Fish and shellfish are a rich source of high-quality protein, are low in saturated fat and contain healthy omega-3 fatty acids. That's why the AHA encourages adults in the general population to consume fish two to three times per week.
However, nearly all fish and shellfish contain traces of mercury, which can harm unborn babies and young children. To address this concern, the U.S. Environmental Protection Agency (EPA) and
Fortifying grain products with folic acid was originally intended to reduce the incidents of birth defects. Now a new study indicates that folic acid fortification may also have a considerable effect on cardiovascular disease, preventing an estimated 31,000 deaths from stoke and 17,000 deaths from heart disease each year.
Want to boost your brain power? Make sure to load up your grocery cart with these 14 “brain foods,” shown here in alphabetical order: beans
Source: Health (January–February 2004).
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According to a study in the December 2003 issue of the Journal of the American Dietetic Association, children can reduce their body fat by 0.4% by simply adding one 8-ounce glass of skim milk or an 8-ounce serving of yogurt to their existing daily calcium intake. Doing so is also likely to decrease kids’ daily consumption of carbonated beverages. The researchers recommended that “attempts to increase dietary calcium focus on low-fat, calcium-rich foods.”a breakfast
a day keeps cavities away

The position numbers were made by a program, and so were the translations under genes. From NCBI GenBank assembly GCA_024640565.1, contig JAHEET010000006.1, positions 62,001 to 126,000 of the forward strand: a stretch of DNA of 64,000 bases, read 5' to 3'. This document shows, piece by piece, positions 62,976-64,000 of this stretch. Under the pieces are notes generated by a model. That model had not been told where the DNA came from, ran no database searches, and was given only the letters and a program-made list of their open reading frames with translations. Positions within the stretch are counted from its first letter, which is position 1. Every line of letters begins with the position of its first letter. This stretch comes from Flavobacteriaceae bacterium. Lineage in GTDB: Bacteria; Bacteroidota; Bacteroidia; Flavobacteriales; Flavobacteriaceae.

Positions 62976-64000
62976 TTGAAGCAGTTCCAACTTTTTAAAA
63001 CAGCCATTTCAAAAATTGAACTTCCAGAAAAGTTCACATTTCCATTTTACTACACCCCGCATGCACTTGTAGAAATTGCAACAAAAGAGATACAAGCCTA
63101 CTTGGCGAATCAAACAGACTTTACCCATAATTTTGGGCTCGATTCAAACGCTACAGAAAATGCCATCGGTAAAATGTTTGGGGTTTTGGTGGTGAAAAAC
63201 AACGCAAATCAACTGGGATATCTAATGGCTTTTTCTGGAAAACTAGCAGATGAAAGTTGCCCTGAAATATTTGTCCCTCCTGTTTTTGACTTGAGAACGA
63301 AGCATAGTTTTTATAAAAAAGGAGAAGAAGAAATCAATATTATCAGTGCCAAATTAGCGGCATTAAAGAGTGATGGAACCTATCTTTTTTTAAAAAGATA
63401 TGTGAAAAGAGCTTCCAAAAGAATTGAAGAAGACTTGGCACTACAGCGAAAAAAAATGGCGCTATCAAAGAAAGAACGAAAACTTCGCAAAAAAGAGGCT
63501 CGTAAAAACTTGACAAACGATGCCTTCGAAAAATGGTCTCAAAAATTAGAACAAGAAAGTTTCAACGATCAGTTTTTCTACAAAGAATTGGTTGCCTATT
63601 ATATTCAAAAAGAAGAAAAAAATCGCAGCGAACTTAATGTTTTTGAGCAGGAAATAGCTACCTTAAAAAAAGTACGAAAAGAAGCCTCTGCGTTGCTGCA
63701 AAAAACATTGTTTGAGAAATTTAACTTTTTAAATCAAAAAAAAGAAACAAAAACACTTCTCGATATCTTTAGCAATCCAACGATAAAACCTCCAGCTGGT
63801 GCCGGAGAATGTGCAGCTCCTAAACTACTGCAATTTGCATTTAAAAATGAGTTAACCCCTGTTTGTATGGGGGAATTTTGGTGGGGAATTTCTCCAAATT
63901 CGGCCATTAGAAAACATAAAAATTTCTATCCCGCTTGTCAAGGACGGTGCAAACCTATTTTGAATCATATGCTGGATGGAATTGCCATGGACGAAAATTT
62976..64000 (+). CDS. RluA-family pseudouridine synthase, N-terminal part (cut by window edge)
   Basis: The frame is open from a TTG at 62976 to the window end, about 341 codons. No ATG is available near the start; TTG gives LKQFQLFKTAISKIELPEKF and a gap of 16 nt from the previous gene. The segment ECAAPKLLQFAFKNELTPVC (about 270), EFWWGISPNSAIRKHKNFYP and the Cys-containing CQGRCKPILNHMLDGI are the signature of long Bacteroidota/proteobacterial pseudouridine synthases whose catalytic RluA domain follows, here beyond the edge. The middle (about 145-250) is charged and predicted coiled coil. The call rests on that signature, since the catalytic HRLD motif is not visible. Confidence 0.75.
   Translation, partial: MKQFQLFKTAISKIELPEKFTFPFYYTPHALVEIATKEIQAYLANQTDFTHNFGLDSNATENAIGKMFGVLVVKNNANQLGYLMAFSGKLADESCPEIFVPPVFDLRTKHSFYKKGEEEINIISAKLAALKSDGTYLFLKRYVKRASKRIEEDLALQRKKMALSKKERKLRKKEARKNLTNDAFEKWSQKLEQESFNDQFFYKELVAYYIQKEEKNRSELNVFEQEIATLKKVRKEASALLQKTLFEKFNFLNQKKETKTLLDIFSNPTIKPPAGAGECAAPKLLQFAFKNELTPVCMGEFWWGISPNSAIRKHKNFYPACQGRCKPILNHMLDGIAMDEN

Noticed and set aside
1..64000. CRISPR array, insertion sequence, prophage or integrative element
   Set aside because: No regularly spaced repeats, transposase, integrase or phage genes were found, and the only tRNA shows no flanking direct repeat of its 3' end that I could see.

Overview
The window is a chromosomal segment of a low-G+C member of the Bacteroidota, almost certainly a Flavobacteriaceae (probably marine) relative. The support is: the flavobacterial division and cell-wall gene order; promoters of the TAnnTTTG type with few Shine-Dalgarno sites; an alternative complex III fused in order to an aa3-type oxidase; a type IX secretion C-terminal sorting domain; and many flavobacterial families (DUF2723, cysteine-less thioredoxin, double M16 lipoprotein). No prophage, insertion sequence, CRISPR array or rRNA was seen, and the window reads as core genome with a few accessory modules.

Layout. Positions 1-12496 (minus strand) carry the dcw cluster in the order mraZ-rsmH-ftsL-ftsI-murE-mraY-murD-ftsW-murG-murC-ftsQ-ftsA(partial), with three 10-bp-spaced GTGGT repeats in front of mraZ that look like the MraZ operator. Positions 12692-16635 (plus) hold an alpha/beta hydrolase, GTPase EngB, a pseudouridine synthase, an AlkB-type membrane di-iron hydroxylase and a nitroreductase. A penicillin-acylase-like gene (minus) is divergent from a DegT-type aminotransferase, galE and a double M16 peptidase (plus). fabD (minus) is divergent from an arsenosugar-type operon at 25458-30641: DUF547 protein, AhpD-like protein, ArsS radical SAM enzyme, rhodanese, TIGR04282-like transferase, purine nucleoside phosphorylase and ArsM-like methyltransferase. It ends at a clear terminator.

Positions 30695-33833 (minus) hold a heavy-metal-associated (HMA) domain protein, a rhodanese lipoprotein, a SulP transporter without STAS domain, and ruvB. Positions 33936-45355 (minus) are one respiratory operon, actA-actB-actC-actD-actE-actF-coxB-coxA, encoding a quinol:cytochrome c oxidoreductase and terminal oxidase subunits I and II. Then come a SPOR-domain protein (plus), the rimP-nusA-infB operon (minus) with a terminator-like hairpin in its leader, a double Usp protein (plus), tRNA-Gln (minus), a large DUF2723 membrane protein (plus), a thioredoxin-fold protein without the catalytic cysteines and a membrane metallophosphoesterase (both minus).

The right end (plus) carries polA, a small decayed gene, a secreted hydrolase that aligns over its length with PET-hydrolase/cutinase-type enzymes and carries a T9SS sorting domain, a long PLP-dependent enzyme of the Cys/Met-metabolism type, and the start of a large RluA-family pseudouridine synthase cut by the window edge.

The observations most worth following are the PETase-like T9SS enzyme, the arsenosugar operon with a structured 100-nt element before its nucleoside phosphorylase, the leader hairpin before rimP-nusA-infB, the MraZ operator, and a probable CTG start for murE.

According to the American Dietetic Association (ADA) and the Dietitians of Canada, in the year 2000, 4 percent (%) of Canadian adults and 2.5% of the U.S. adult population consumed a vegetarian diet, defined as one that did not include meat, fish or fowl (ADA 2003). Slightly fewer than 1% said they followed an even stricter vegan diet, meaning they consumed no animal products at all (ADA 2003).
What’s red, green, black and sometimes white, but always healthy? The answer is “tea,” which is increasingly being hailed by scientists for its ability to ward off common diseases such as osteoporosis, heart attacks, Parkinson’s disease and gum disease. Although coffee remains the beverage of choice for many, Americans now consume more than 2 billion gallons of tea each year, according to the Tea Association of America.
Did you know that cardiovascular disease (CVD) has been the leading cause of death in the United States every year since 1918? Fortunately, exercise, stress management and healthy eating can reduce the chance of getting CVD.
Does this sound familiar? You just got home from the grocery store and are about to put away a week’s worth of carefully selected fresh fruits and vegetables. Sure, these perishable products cost more than your first car, but your family’s health is worth the expense, right? The trouble is, before you can stash today’s groceries, you have to throw out all the rotten fruits and veggies from last week!